While Caris LeVert projects to be Michigan’s alpha dog this season, sophomore point guard Derrick Walton should really benefit from another year of LaVall Jordan’s tutelage and could have a breakout season. The most encouraging parts of his game last year were his finishing ability at the rim and his three-point shooting (41%). With another year of physical development and experience within Michigan’s offense, Walton should be even better. He’s good with or without the ball in his hands and could very well be the second-best point guard in the conference behind Yogi Ferrell.
Dez Wells (Maryland)
30.6 mpg, 14.9 ppg. 4.3 rpg, 2.2 apg, 2.5 tpg, 52 / 30 / 82 shooting, 109.6 ORtg, 25.0 %Poss
I’ll admit to not having seen tape of Dez Wells. Here are the most approximate statistical profiles to his season last year for Maryland in the ACC.
He’s a chucker (like most of these guys), but Wells had a higher free throw rate than any of the players listed above, except for Indiana’s one-and-done Eric Gordon.
Rayvonte Rice (Illinois)
32.7 mpg, 15.9 ppg, 6.0 rpg, 1.5 apg, 1.6 tpg, 50 / 30 / 73 shooting, 107.3 ORtg, 26.6 %Poss
Illinois’s nominal star a year ago, Rayvonte Rice played much better in the weaker non-conference part of the schedule than he did in Big Ten play. Like many of the Illini, he fell in love with the outside shot despite not being an effective outside shooter. Hopefully high-major guard transfers Aaron Cosby and Ahmad Starks—both of whom shot the ball excellently at Seton Hall and Oregon State, respectively—force Rice to stick to the better parts of his game, which involve driving to the basket and getting to the free throw line. He also has tremendous rebounding rates given his size at 6’4.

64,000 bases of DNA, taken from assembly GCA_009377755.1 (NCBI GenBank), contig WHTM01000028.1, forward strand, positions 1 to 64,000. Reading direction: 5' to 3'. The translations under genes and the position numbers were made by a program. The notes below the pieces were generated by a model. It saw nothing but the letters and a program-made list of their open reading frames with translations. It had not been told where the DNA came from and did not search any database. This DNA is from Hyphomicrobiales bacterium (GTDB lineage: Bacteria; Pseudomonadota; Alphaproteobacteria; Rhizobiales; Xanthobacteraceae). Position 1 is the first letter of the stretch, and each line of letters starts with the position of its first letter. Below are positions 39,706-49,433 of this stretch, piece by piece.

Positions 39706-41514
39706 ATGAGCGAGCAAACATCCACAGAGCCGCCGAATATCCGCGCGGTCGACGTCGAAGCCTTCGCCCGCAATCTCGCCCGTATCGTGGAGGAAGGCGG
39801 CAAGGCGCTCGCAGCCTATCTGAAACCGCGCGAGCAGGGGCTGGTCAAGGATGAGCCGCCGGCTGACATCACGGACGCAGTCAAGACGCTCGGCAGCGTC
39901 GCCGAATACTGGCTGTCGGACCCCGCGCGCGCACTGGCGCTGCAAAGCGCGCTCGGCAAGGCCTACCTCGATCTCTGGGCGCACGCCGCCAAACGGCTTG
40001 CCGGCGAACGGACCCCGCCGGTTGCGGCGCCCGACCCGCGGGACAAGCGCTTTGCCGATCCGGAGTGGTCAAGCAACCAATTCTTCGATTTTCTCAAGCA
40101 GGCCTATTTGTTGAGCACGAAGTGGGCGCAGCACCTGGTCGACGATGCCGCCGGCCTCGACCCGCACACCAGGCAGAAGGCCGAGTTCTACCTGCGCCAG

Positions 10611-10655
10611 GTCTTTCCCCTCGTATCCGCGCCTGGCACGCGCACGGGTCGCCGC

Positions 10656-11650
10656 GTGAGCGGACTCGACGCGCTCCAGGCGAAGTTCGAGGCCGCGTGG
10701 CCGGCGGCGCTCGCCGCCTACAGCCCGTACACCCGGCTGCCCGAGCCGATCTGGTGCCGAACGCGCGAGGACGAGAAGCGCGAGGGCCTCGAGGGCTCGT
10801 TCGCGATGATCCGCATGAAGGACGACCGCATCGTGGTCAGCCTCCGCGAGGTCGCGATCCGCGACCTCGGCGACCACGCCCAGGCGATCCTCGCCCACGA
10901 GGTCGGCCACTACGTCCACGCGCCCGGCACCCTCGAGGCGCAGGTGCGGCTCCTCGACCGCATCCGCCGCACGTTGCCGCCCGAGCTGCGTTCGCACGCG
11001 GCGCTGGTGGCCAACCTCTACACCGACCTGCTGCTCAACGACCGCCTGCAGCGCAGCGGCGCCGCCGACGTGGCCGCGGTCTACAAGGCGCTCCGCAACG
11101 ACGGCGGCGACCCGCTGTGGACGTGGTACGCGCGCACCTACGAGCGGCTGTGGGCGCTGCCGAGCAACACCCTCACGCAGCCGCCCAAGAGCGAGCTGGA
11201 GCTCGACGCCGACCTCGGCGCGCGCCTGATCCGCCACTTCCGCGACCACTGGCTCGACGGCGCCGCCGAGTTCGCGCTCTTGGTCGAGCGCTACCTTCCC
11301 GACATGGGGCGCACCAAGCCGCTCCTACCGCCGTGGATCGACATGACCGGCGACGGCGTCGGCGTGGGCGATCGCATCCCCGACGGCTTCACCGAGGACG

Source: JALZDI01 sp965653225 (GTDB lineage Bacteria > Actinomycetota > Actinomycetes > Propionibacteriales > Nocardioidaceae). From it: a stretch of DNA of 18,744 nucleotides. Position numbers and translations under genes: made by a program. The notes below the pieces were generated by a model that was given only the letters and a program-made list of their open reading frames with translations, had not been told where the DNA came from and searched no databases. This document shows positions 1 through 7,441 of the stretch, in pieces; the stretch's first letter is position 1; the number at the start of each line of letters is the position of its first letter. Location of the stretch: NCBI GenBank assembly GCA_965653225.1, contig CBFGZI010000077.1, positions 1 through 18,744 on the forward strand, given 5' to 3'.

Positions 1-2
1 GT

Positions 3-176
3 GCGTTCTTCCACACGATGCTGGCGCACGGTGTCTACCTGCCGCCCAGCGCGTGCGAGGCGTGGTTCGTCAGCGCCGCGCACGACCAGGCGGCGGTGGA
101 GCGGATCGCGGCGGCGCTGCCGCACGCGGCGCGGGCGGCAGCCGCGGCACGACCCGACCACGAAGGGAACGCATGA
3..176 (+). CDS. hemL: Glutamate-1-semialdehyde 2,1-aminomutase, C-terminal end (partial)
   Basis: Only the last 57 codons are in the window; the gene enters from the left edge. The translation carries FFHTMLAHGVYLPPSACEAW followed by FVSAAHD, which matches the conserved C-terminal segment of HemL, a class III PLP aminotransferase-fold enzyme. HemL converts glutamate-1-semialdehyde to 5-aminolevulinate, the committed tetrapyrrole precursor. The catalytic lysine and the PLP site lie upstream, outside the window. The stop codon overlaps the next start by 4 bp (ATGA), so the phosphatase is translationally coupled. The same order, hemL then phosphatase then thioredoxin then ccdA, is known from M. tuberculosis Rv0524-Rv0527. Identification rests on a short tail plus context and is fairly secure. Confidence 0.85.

Shavon Shields (Nebraska)
32.5 mpg, 12.8 ppg, 5.8 rpg, 1.6 apg, 1.6 tpg, 47 / 32 / 72 shooting, 105.7 ORtg, 22.5 %Poss
Walter Pitchford (Nebraska)
23.2 mpg, 9.3 ppg, 4.7 rpg, 0.5 apg, 0.5 tpg, 54 / 41 / 69 shooting, 121.1 ORtg, 18.3 %Poss
Terran Petteway’s two side kicks were a big reason that Nebraska was able to get over the hump and into the NCAA Tournament. Shields plays similarly to Petteway; he’s best on straight line-drives to the rim, scores well around the basket, and can get to the free throw line, but doesn’t shoot well from three-point range. As a freshman, Shields was probably Nebraska’s go-to guy and he really excelled last year as a sophomore after Petteway’s arrival. Pitchford is a nearly-perfect complement to those two, as he’s an uncommon “Stretch-5” who is assisted on nearly every single one of his three-point attempts. Last season, Pitchford was the only Husker who could shoot efficiently from deep (41%) and his floor-spacing enables Petteway and Shields to get to the rim. With Leslee Smith’s ACL tear, he might have to play more this season, which he probably can, because of a fairly low foul rate for a big man.